Friday, October 18, 2019

What are the elements of a binding contract Essay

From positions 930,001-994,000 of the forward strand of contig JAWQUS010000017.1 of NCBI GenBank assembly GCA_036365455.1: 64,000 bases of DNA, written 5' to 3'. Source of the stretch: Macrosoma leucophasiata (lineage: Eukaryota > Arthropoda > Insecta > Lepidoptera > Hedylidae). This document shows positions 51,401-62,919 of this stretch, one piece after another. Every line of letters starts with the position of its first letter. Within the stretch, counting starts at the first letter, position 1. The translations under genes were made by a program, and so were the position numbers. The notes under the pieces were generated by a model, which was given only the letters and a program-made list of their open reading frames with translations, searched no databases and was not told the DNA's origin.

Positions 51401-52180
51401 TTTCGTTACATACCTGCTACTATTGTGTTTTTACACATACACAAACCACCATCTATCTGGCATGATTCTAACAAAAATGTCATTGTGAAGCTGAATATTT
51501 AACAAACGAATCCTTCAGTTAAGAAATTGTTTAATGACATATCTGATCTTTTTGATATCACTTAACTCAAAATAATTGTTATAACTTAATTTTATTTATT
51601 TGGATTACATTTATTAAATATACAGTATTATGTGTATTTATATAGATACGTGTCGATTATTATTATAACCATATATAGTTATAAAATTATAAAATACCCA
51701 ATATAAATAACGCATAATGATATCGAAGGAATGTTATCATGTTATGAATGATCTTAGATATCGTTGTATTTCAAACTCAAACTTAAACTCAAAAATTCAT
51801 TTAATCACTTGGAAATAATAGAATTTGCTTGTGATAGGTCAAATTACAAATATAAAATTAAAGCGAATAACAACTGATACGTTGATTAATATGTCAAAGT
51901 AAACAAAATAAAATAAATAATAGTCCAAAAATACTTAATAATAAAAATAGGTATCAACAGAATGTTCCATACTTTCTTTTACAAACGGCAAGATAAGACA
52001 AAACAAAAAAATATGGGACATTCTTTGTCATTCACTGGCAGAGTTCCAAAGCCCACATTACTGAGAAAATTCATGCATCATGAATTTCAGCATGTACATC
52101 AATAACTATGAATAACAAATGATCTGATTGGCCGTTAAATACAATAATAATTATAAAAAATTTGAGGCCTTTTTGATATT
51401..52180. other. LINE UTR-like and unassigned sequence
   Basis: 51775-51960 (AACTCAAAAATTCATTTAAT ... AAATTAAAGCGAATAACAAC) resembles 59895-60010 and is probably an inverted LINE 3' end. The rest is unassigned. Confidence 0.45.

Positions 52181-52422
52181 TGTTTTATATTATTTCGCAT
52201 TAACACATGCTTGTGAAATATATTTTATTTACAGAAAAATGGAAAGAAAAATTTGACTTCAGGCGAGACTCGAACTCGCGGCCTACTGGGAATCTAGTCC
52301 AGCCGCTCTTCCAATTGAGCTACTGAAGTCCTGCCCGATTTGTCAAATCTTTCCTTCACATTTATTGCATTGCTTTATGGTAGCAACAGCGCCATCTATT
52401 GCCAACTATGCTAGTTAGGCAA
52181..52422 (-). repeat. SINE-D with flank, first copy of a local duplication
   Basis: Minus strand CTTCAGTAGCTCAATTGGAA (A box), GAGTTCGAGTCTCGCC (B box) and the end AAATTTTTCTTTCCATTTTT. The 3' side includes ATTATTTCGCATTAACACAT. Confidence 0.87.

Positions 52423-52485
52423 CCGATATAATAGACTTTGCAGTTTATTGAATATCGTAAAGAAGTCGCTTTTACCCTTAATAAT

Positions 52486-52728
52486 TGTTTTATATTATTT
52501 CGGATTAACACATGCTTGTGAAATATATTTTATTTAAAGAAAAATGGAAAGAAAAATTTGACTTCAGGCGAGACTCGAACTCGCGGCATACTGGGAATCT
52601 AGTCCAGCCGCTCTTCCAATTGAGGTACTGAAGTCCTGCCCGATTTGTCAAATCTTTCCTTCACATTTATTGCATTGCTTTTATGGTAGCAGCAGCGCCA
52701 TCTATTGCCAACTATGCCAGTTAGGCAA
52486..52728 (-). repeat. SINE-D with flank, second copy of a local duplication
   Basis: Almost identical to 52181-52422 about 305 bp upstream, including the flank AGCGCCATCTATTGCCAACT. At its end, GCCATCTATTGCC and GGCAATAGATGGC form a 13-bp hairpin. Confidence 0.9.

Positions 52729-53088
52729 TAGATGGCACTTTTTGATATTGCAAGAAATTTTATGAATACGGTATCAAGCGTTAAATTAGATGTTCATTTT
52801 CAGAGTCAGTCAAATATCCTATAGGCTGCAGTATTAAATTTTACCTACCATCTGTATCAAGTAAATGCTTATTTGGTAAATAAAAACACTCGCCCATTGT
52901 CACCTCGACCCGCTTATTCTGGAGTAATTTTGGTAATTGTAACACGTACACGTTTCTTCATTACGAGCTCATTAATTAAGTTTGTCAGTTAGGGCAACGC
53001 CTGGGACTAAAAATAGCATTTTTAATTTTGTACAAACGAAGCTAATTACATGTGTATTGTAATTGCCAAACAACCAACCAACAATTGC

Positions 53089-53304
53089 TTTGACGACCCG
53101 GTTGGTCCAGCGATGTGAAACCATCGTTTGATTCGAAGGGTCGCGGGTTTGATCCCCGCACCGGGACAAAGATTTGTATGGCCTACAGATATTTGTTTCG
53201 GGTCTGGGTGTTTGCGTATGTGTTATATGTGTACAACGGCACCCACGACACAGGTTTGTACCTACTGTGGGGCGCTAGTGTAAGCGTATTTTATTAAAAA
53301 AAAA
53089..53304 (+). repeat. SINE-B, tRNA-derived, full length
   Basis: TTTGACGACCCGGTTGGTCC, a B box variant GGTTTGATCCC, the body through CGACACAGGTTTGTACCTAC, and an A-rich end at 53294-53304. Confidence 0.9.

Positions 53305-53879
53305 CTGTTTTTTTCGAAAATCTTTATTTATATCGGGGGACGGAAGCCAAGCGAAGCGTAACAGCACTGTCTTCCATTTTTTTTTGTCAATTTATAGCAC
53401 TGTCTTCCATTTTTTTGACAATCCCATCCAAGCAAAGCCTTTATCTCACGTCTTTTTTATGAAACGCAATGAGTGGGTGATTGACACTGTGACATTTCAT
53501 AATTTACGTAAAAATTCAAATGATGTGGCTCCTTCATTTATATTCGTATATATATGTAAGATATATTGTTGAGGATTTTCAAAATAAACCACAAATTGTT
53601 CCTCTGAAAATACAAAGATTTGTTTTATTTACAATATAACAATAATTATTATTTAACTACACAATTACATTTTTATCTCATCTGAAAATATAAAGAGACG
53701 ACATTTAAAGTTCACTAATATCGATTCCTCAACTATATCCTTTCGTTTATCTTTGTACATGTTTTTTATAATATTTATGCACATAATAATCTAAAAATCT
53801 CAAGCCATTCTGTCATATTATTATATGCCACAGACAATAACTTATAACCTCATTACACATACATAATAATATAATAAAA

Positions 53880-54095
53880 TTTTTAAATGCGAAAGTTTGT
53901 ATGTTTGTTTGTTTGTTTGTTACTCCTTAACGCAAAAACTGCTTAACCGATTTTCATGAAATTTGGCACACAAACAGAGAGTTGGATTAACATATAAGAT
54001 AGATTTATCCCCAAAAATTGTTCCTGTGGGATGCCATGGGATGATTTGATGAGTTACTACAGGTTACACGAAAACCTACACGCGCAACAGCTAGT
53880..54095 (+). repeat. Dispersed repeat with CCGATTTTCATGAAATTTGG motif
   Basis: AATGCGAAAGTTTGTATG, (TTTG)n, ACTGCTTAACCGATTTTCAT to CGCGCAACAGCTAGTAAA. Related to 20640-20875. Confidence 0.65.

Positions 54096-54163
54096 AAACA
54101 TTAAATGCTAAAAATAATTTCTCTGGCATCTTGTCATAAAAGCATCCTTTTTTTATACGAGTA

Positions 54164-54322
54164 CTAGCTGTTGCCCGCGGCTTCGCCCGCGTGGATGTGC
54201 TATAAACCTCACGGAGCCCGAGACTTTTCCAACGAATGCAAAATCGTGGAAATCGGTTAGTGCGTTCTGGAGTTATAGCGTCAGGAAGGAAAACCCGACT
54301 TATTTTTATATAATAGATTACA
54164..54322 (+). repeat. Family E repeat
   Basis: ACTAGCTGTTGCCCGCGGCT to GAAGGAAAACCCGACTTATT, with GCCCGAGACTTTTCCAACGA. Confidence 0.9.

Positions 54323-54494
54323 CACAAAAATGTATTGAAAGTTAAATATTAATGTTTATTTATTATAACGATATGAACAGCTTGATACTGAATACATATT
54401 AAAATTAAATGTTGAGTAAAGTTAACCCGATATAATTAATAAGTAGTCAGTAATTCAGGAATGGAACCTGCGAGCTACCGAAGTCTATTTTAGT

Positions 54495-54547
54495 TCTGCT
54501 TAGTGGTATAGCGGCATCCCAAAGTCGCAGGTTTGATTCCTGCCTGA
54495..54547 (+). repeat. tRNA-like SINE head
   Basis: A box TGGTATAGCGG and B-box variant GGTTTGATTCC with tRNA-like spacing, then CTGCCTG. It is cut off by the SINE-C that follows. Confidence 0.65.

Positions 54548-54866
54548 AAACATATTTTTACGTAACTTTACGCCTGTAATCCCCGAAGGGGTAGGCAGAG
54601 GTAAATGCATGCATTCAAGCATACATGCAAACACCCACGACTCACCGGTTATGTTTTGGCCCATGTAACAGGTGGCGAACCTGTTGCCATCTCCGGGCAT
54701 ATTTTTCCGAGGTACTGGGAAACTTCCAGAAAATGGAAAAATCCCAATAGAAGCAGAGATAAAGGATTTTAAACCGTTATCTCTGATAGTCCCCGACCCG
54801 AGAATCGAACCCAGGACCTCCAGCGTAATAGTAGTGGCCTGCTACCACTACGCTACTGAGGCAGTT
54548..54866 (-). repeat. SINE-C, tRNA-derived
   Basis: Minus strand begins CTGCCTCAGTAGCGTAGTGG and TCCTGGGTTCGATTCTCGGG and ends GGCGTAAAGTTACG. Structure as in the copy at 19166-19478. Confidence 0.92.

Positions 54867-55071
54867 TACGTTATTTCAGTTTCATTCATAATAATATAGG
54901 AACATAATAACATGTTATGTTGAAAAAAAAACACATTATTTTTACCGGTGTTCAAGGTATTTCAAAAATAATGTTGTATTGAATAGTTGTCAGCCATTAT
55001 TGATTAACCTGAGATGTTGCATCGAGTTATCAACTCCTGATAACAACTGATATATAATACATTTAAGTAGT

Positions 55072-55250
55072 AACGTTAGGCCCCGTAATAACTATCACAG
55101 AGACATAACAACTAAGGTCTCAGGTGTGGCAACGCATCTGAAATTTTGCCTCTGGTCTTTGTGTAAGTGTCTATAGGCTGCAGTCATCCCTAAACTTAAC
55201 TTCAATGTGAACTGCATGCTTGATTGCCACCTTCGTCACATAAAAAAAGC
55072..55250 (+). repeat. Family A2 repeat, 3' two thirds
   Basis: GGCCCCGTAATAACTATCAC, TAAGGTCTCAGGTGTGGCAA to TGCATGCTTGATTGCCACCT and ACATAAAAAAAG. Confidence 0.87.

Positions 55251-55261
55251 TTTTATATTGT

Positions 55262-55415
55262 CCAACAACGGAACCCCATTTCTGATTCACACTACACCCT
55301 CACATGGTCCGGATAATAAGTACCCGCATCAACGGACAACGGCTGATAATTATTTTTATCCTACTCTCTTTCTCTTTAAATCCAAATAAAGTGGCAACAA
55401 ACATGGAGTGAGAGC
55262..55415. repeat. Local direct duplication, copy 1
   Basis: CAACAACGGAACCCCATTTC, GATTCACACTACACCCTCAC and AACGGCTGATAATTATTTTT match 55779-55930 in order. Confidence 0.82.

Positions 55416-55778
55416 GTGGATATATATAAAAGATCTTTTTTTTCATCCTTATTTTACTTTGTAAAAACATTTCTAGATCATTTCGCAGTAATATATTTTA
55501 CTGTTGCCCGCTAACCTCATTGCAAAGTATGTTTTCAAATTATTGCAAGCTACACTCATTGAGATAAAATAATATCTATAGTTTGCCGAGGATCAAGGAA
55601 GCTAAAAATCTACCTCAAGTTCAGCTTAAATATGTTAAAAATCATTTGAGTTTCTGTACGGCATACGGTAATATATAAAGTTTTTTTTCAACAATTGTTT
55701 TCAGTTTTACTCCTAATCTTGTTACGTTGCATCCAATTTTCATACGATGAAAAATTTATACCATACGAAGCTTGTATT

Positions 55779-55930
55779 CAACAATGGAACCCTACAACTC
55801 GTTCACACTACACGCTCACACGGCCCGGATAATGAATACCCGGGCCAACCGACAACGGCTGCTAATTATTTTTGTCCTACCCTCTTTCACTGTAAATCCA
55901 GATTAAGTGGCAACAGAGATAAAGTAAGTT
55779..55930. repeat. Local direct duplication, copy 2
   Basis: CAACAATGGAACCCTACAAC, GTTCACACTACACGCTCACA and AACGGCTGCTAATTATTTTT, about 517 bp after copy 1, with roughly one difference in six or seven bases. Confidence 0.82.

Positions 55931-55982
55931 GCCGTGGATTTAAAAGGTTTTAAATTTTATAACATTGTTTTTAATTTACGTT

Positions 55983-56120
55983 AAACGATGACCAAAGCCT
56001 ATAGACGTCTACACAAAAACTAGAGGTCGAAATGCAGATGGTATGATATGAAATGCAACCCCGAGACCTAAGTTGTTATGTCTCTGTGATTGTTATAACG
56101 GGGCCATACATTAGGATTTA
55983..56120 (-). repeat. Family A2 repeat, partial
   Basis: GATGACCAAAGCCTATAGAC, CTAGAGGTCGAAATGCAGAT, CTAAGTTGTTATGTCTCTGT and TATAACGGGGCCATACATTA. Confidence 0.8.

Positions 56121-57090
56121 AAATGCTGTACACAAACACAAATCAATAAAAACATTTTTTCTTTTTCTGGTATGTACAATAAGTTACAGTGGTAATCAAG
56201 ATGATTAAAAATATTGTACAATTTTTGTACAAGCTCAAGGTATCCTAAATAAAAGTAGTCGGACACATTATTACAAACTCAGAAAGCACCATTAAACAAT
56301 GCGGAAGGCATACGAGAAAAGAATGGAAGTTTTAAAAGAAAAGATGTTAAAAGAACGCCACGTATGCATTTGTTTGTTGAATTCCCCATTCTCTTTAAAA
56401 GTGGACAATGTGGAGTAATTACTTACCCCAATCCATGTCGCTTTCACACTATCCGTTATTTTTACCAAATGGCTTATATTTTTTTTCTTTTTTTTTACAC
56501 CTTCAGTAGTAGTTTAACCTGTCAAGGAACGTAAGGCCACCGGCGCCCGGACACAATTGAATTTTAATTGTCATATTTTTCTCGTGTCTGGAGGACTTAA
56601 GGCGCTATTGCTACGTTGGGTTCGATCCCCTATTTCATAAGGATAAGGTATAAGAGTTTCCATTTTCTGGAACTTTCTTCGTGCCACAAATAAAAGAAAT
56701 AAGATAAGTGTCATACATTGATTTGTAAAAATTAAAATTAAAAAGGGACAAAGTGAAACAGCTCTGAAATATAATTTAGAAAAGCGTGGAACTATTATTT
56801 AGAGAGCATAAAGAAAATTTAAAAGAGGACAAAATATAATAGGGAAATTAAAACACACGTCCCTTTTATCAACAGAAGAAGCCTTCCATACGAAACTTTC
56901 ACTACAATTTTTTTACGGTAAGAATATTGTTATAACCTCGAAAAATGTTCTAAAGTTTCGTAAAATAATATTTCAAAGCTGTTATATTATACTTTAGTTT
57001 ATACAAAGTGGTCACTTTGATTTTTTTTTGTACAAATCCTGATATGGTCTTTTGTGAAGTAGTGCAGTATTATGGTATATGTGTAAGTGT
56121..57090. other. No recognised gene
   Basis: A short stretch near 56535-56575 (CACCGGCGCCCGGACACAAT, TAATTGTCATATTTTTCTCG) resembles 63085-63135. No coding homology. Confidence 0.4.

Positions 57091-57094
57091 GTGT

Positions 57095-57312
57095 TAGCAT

What are the elements of a binding contract - Essay Example For the purpose of this analysis, it will be assumed that all parties are not minors, do otherwise have contractual capacity, and that none of the acts being negotiated are contrary to the law. It is worth noting that in all three cases, the parties involved failed to commit their agreements to written form. Though verbal contracts are technically enforceable, the proof is hard to come by unless two disputing parties manage to agree to the facts. The elements in each case will be evaluated against the standard of contract validity.Question 1. In Chong vs. Lee, the first and foremost finding is that a contract never existed. Their agreement fails in every way to meet the legal definition of a contract because of fundamental defects, so there was no contractual agreement to breach or sue to enforce.Way Lee offered to sell five reconditioned motorbikes to Chong for a set price, but Chong didn't accept Lee's offer; he deferred his answer indefinitely, saying he would "think about it." No contractual agreement was created at that time because there was an offer but no acceptance, and both elements must be present to create a valid contract.When Chong wrote to Lee a week later, he included additional sale conditions, specifically regarding painting the bikes. No contractual agreement was achieved in this instance, either. By changing the terms of Lee's original offer, Chong was effectively making a counteroffer, and implicit in a counteroffer is a declination of the original offer, which then ceases to exist (Graw, 2002). The Postal Rule states that an acceptance is considered conveyed and takes effect at the time it is deposited in a valid postal receptacle or given to a legitimate postal worker properly prepared for posting. A contract would have been formed even if the letter had never been received by the other party. See Adams v. Lindsell (1818). But that rule would not apply here, the main reason being that the letter Chong posted was not a simple acceptance of the original offer, but a counteroffer, and Lee could not have been presumed to have agreed to it without any knowledge of it. Even if Chong's letter had been a simple acceptance of the original offer, a question would have arisen as to whether Lee had intended his original offer to Chong to remain good for a week or whether such a length of time would be deemed reasonable by a judge. It appears from the fact that Lee sold the bikes to other parties that he considered a week too long. Chong clearly believed that he had an agreement with Lee after he posted the letter, and he relied on that belief when creating contracts of his own with other parties to whom he planned to on-sell the bikes. If a contract had existed at that point with Lee, the fact that Chong relied on it would have prevented its revocation or modification. See Drennan v. Star Paving (1958). As it is, Chong is still obligated to perform under his agreement with the other parties, with whom binding contracts appear to have been created, even if he has to find another source for reconditioned bikes of the same type in the appropriate colors and/or pay a different price for them. If he fails to do so, these parties could successfully bring a breach of contract suit against Chong. The conclusion regarding an action by Chong against Lee for breach of contract is that it would fail because Lee was not a party to any valid contractual agreement with Chong at any time. Question 2. In Jones vs. Jimmy and Lee, the most important aspect of the case in the beginning is that Jimmy was not present when Fred Lee offered Jimmy's services to Norah Jones, so at that

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